This review assesses the strengths and weaknesses of Peter Thomas’s long-awaited study of The Prison Notebooks, based on his extensive research and philological reconstruction of the critical edition. I distinguish three senses in which the ‘moment’ in the book’s title can be understood: as the historical moment around 1932 in which Gramsci proposed the outline of his distinct brand of the philosophy of praxis; as the moment or momentum that still lies in wait for a future research programme in Marxist philosophy; and as a methodological principle for understanding the dialectic as a theory in which entities such as state and civil society, but also coercion and consent, far from allowing the kind of Eurocommunist or post-Marxist instrumentalisations in which they are seen as part of a chain of binaries, are actually moments of a unified larger structure that in Gramsci’s work comes to be associated with the idea of the integral state. This impressive reconstruction of Gramsci’s notebooks, however, also reveals some major lacunae, above all, in terms of the lack of attention given to Gramscian developments in the non-European world, in places such as India or Latin America. This omission is all the more surprising given the longstanding tradition, particularly in Latin America, of viewing Gramsci as a theorist of the integral state more so than of hegemony.
See Anderson2010. There exists at least one anthology that seeks to go in this direction, namely, The Postcolonial Gramsci, edited by Srivastava and Bhattacharya. For the case of Latin America, the voice representing Gramsci in this volume is that of Walter Mignolo, who quickly moulds Gramsci beyond recognition into a plea for his own decolonial agenda. For a discussion of the shortcomings of this collection, see the review forum in Postcolonial Studies 16.1 (2013).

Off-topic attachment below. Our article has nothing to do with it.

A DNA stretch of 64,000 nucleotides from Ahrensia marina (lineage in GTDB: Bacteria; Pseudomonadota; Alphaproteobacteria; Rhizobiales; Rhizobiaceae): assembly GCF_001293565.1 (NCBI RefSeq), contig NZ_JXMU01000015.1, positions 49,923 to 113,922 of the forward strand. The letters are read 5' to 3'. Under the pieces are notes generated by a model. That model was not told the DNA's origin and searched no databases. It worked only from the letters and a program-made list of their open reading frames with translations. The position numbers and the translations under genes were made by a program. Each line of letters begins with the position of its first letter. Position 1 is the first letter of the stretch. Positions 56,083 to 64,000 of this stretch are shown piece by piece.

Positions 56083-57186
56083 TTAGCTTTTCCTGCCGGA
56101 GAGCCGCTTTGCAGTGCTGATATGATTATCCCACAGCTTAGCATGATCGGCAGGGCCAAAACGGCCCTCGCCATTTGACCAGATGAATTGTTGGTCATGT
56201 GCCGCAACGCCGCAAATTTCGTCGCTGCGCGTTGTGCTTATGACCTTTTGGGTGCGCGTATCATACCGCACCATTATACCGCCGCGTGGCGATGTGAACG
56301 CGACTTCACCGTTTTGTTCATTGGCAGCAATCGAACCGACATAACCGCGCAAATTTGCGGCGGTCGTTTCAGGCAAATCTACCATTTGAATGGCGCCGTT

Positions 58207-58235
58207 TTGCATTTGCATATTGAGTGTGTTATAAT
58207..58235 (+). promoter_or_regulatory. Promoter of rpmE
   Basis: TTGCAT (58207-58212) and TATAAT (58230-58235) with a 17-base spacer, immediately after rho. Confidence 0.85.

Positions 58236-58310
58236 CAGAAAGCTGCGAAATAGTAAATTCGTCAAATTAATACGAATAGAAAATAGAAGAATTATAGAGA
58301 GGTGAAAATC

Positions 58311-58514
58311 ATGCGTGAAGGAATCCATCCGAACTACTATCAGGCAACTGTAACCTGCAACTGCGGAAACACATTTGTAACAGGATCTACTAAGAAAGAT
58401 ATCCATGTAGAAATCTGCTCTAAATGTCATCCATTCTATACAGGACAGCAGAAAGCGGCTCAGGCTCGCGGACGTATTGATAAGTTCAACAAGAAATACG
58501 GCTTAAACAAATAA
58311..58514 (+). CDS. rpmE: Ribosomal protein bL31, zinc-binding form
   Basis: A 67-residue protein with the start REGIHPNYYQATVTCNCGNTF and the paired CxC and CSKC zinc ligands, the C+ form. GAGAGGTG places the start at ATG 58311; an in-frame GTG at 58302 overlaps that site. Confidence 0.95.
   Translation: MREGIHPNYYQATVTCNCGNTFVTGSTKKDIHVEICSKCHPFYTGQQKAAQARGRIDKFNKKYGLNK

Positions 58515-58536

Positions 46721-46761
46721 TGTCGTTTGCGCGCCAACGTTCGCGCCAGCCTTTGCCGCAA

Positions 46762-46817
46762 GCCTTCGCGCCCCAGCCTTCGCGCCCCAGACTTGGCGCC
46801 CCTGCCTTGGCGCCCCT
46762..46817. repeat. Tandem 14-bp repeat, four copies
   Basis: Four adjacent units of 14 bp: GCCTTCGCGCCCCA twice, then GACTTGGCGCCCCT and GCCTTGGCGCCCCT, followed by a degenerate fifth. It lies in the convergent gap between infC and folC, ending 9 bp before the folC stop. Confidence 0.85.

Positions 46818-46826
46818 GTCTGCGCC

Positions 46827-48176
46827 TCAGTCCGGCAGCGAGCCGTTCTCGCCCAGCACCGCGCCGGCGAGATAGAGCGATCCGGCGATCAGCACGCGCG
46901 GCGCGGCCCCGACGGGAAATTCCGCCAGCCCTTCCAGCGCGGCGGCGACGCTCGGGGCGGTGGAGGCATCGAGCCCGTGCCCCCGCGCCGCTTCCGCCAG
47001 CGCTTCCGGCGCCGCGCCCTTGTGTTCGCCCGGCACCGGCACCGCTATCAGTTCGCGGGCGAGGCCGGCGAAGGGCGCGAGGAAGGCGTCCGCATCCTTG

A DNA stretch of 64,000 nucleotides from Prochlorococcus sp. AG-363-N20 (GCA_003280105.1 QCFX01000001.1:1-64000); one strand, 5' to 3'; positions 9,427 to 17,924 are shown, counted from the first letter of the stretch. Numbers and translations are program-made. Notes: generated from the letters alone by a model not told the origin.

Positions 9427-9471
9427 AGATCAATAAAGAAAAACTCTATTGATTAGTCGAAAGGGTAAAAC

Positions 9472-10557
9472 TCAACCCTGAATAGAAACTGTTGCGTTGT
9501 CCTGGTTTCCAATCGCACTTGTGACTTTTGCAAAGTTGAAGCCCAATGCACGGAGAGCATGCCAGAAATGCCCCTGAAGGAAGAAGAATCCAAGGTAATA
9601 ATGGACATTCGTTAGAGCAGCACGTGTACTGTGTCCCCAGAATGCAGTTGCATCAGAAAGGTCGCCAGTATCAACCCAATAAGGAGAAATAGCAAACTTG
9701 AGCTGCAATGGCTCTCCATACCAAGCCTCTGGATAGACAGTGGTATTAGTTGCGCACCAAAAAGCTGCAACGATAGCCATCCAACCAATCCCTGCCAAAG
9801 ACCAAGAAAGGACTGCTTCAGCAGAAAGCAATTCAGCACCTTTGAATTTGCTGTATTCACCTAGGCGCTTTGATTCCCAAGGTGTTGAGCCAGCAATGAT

See Aricó1988. Burgos distinguishes three periods in the reception of Gramsci in Argentina: the period of the search for a militant alliance with the working class; the period of exile and self-criticism during the dictatorship; and the reconsideration of the link between socialism and democracy under Alfonsín. For the second of these periods, see also the analysis of the Mexican journal Controversia edited by several of the Argentine Gramscians, in Gago 2012. More recently, for the return to Gramsci in the context of Kirchnerism in Argentina, see Della Rocca 2013. See also the anthologies edited by Dora Kanoussi (Kanoussi 1998, 2004a and 2004b). Gramsci plays a pivotal role in Aricó’s posthumously published seminar on the relation of Marxist politics and economics. See ‘Gramsci y la teoría política’ in Aricó 2011, pp. 245–318. In English, see also the recent work of Ronaldo Munck, especially the chapter on ‘Hegemony Struggles’ in Munck 2013.
See Labastida and del Campo (eds.)1985. Interestingly, this volume contains an early version of Ernesto Laclau’s hegemony theory as well as a detailed rebuttal by Sergio Zermeño. Shortly before the Morelia conference, another international Gramsci conference was held in Mexico with the participation of Buci-Glucksmann, Macciocchi and Portantiero, the proceedings of which are published in Sirvent (ed.) 1980.
Aricó1988, pp. 16 and 63. Aricó believes that the label ‘Argentine Gramscians’ may have been the invention of Ernesto Laclau in an article for the journal Izquierda Nacional in 1963, titled ‘Gramsci y los gramscianos’ and signed with the pseudonym of Ricardo Videla. See Aricó 1988, p. 67.
See de Riz and De Ípola1985, p. 66.
See Coutinho1986, pp. 108–29.
See Tapia2011. See also Coutinho 1986, p. 93. Already in 1988 Aricó observes that the list of works on ‘transformism’ and ‘passive revolution’ in Latin America is too long to enumerate. In English, see also the recent work of Adam David Morton (Morton 2007 and 2011).